The codec can preserve 12-bit 4:4:4 at up to 25fps for 4K, 10-bit 4:2:2 4K at 40fps, or 2K Cinema DCI footage, or up to 60fps for UHD footage. It supports a range of colour spaces including Rec. 709, Rec. 2020 and DCI P3. It has native support for high dynamic range and high frame rate footage thanks to its uniquely efficient encoding, which prioritises colour information to a greater degree than other mezzanine formats. 

 

What kind of workflows does this enable? 

Streambox's solutions enable many kinds of contribution workflows, from live sports broadcast to digital signage. Within post-production and grading, though, there are four main use cases. 

Pre-grade preparation Streambox can deliver a high-quality signal to almost any computer, notebook or iOS device. Facilities have found that supplying a director or producer with an iPad loaded with Streambox’s HD/HDR Mobile Media Player is the quickest way to share LUTs, sample footage and potential looks with key creatives while they’re travelling or still in production.  

Collaborative grading Using Streambox Cloud Services, users can create private grading sessions where colourists can work on the same project in 4K HDR, UHD HDR, 2K HDR, and HD HDR, or collaborate in real time with VFX artists and other departments. If you’re working with artists from another company who do not have a Cloud Service subscription, you can use Streambox Sessions to give them temporary access to projects without the need for them to purchase any dedicated hardware. As Alex Bickel of Color Collective explains, “the iOS based app is changing the game for us by having our clients watching the color grade right before their eyes”.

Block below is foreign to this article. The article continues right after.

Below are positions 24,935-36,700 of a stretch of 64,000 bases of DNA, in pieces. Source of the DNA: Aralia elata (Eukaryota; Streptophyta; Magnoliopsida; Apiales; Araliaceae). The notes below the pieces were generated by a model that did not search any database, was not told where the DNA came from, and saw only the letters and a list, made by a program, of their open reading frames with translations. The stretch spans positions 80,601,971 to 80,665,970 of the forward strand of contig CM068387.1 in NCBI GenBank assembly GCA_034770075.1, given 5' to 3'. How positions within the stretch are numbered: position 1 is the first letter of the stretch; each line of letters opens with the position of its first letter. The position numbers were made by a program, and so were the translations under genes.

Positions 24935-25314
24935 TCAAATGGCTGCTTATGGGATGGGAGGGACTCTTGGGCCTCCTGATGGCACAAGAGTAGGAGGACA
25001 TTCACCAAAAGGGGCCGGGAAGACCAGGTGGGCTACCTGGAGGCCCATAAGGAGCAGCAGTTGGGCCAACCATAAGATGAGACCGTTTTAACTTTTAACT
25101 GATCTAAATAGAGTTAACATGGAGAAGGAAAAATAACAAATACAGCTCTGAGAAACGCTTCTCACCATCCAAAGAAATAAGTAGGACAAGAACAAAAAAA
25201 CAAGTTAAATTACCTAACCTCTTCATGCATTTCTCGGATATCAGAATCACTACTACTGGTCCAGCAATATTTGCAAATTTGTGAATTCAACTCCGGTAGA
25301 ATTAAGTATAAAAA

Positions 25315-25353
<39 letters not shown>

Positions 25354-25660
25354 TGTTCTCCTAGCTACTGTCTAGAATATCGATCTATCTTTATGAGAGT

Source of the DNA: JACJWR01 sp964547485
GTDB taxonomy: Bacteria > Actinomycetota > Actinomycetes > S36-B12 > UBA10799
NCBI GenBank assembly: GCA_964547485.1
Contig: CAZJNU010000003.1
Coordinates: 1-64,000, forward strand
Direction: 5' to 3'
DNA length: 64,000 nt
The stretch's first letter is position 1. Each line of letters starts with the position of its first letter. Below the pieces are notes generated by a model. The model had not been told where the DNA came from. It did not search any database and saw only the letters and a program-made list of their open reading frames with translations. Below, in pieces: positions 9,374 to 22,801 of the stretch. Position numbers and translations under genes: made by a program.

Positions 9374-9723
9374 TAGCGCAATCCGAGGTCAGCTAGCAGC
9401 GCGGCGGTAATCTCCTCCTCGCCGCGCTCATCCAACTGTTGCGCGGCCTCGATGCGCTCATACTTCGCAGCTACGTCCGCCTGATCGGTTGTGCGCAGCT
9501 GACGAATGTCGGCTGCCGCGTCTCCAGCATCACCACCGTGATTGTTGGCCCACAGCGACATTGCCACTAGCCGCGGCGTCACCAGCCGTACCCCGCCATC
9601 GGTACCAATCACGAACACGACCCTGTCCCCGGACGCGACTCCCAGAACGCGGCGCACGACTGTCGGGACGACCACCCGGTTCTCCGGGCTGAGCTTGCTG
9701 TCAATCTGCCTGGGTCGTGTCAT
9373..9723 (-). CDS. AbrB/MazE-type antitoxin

International and multi-site approvals Post facilities are using Streambox to get client approval on a grade in much the same way they would on an edit. For example, a facility in London could use the collaborative tools in DaVinci Resolve to give an LA-based colourist access to their systems. The facility could then use Streambox to take a real-time view of the grade from that system and share it with stakeholders in New York and Hong Kong, who could then give instant feedback via Streambox’s annotation tools as part of Chroma encoder systems. The same workflow has worked for companies who want to connect regional and central offices. 

A key factor in making these collaborative workflows possible is Streambox’s security. It uses 128-bit encryption out of the box, which can be upgraded to 192 or 254-bit for a fee. If clients don’t have a Streambox licence of their own, you can use Streambox Sessions to give them temporary viewing rights to footage hosted in the cloud, with access to the session protected by a unique security code. 

In addition to this, the workflow holds up whether your client is using an SDI or HDMI monitor. A Streambox Chroma or Chroma X encoder can output Dolby PQ metadata to a Dolby Content Mapping Unit, which then converts the footage for display on consumer Dolby Vision screens through a process called HDMI tunnelling – great if you want to see how your project will look when it’s out in the wild without compromising security.